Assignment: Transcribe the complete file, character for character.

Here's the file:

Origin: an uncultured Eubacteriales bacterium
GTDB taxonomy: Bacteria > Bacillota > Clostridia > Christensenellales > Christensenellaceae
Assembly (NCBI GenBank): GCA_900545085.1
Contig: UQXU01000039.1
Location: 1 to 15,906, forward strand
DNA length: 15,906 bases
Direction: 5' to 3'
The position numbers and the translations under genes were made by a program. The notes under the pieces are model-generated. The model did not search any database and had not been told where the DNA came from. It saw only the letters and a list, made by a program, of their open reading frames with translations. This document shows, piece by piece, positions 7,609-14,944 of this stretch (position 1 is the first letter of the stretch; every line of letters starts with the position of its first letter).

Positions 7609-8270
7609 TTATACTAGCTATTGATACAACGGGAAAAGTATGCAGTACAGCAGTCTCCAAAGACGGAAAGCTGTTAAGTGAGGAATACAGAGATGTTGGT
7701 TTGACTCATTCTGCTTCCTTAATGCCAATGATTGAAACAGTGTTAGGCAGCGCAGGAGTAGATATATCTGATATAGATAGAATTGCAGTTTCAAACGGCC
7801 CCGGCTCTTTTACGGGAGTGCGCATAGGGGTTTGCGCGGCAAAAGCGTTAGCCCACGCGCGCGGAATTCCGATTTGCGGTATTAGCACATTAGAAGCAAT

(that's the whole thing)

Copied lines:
Origin: an uncultured Eubacteriales bacterium
GTDB taxonomy: Bacteria > Bacillota > Clostridia > Christensenellales > Christensenellaceae
Assembly (NCBI GenBank): GCA_900545085.1
Contig: UQXU01000039.1
Location: 1 to 15,906, forward strand
DNA length: 15,906 bases
Direction: 5' to 3'
The position numbers and the translations under genes were made by a program. The notes under the pieces are model-generated. The model did not search any database and had not been told where the DNA came from. It saw only the letters and a list, made by a program, of their open reading frames with translations. This document shows, piece by piece, positions 7,609-14,944 of this stretch (position 1 is the first letter of the stretch; every line of letters starts with the position of its first letter).

Positions 7609-8270
7609 TTATACTAGCTATTGATACAACGGGAAAAGTATGCAGTACAGCAGTCTCCAAAGACGGAAAGCTGTTAAGTGAGGAATACAGAGATGTTGGT
7701 TTGACTCATTCTGCTTCCTTAATGCCAATGATTGAAACAGTGTTAGGCAGCGCAGGAGTAGATATATCTGATATAGATAGAATTGCAGTTTCAAACGGCC
7801 CCGGCTCTTTTACGGGAGTGCGCATAGGGGTTTGCGCGGCAAAAGCGTTAGCCCACGCGCGCGGAATTCCGATTTGCGGTATTAGCACATTAGAAGCAAT